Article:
This is the last of the already-typed draft for this prequel, at least in the main Word document. A week from now the real work begins.
To Rule Mâvarin
Fragments from a Work in Progress
by Karen Funk Blocher
© 2006 by KFB
The carriage ride from Linmar to Odamas was both tedious and eye-opening. Lore had always known that Mâvarin was bigger than Mâton, but she was not prepared for the kinds of distances the Mâvarinû took for granted. It took three days just to reach the main northbound road, the same amount of time it took to cross Mâton on horseback—not that people used such mundane methods on Mâton very often. The selmûn carriage passed over a seemingly endless succession of rolling hills, broken only by the distant view of blue-grey mountains to the west.
Lore wished that their itinerary would take them somewhere half as interesting as those mountains looked. It did not. The northbound road that the one from Linmar dead-ended into was broader and better traveled, but not especially intriguing. It ran alongside a broad, rather muddy river, intermittently covered with barges. On both sides of the river were more hills and more valleys, covered with forests of maple and beech and sycamore, with cherry and later apple orchards, with cotton and later corn, with cows and with sheep. Occasionally the travelers came to a town or village, but mostly the land was rather empty of people, and very green. Lore wasn’t accustomed to seeing so few people in the course of a day, so many growing things and so few outcroppings of bare rock.
“Is all of Mâvarin like this?” she asked Genva one afternoon. They were riding past a small forest that lay to the west of the river Misis, and acre after acre of wheat fields to the east of it.
Genva looked puzzled. “Is all of Mâvarin like what?”
“Green and growing and empty. Your country seems to have an abundance of food, and hardly anyone to eat it. I doubt that we’ve seen a dozen people all day.”
“Oh! If that is what you mean, then the answer is no. Except for the outskirts of Linmar, you have not seen a real Mâvarin city yet; but we do have some. There are plenty of people to eat the food, I assure you.”
“Is all of your land this conducive to farming and ranching?” Lore asked. “Mâton is mostly rock.”
Genva shrugged. “Well, there are mountains, of course. Nothing grows on those but trees and grasses, and in some places it is bare rock. Even the land elsewhere in Mâvarin is not as good for crops as you may think. The soil to the west is largely clay, and near the sea it is mostly sand. Up around Odamas, the soil is full of stones. Our farmers work very hard to make things grow.”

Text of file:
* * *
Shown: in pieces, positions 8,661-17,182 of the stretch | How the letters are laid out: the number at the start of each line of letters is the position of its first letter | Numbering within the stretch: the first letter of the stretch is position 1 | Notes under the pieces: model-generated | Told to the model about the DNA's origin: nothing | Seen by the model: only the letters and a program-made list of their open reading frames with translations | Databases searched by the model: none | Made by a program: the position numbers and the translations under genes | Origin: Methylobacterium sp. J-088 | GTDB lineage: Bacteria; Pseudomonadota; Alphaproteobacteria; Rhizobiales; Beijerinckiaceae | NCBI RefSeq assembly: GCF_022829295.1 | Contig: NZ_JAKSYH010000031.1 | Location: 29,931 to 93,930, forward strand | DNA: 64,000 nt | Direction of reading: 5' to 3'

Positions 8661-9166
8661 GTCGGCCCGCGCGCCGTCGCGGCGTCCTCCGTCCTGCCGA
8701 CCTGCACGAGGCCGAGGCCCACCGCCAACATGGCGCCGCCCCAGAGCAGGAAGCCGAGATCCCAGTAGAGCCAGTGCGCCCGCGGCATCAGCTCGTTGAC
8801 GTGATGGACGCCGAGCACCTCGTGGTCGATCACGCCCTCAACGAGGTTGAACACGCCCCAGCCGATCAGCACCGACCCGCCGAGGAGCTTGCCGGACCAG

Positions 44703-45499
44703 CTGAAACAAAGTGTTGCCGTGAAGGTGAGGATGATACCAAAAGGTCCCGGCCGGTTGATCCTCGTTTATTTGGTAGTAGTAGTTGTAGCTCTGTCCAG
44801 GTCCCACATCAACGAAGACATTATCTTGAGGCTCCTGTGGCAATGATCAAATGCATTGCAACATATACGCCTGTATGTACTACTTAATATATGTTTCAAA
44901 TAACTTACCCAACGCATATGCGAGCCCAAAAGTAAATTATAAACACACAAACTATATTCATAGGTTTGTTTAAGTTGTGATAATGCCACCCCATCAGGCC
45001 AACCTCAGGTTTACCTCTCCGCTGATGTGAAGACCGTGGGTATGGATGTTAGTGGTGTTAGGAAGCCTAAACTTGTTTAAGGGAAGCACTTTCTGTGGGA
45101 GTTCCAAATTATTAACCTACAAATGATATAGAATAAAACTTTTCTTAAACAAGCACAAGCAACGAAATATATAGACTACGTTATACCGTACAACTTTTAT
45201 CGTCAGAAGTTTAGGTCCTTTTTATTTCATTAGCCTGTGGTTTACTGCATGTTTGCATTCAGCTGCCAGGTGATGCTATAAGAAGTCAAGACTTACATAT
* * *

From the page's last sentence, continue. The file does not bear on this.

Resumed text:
“No charms?” Jere asked. “No selmûn magic?”
“Selmûn magic can only encourage growth, not make it possible,” Genva said. “The land must still be plowed and seeded, or nothing will happen. Plows do not cut through rock, and charms do not haul away the stones. However, some farmers do use charms to prevent frost damage, or to help a horse and plow cut into the soil more easily.”
“Most farmers cannot afford such things,” Gavin Cados said. Genva’s father had been relatively quiet during the journey, but he spoke up now. “Many would not use magic of any sort, regardless of the cost.”
“Why not?” Jere asked.
“People in this country tend not to trust magic or magicians,” Genva said, “particularly from Mâton.”
“That is especially true when crops and livestock are involved,” Gavin said. “They fear to eat enchanted food, lest they become enchanted themselves.”
“That’s ridiculous,” Lore said. “The enchantment on a plow or a field, or even a bag of seeds, wouldn’t carry over to the harvested crop, let alone the people who ate it.”
“Perhaps not, under normal circumstances,” Gavin said. “Can you swear to me, however, that no mage can, if he or she wishes, place a spell on a farmer’s field that will indeed affect the people who eat the resulting crop?”
Lore had no intention of admitting this was possible—which it was—but Jere was less circumspect. “I suppose it could be done,” she said doubtfully, “but it would be difficult to set up, and impossible to determine ahead of time exactly who the final subjects of the spell would be. Well, maybe if it was a small family garden you’d know, but it would be equally obvious who cast the spell. I can’t see anyone bothering with anything so impractical.”
“I can,” Genva said, “if the magician does not care who gets hurt. You all should know, if you do not know already, that there is great mistrust among the people of Mâvarin toward all magic and its practitioners. Their concerns are somewhat justified,” she added, raising one eyebrow slightly, “given past conflicts and present abuses, but they do not always have a rational basis.”
“In other words, ordinary people fear what they don’t understand,” Lore said. “That doesn’t surprise me. But you said they distrust all magic and magicians. Does that mean they don’t trust selmûnen, either?”
“Not all selmûnen do magic, and all of our magic is benign,” Genva’s father said. “Nevertheless, many of the King’s People do not trust us. We are considered meddlers, even spies. In many communities our people are barely tolerated.”
Lore was surprised by the candid admission. “Then I can see why you might seek an alliance with Mâton,” she said. “You have much to gain politically if this alliance works out.”
Gavin shook his head. “I think you misunderstand. The alliance is to be between Mâton and Mâvarin as a whole, not between Mâton and the selmûnen. We do not seed political gain for ourselves, but peace and security for the country.”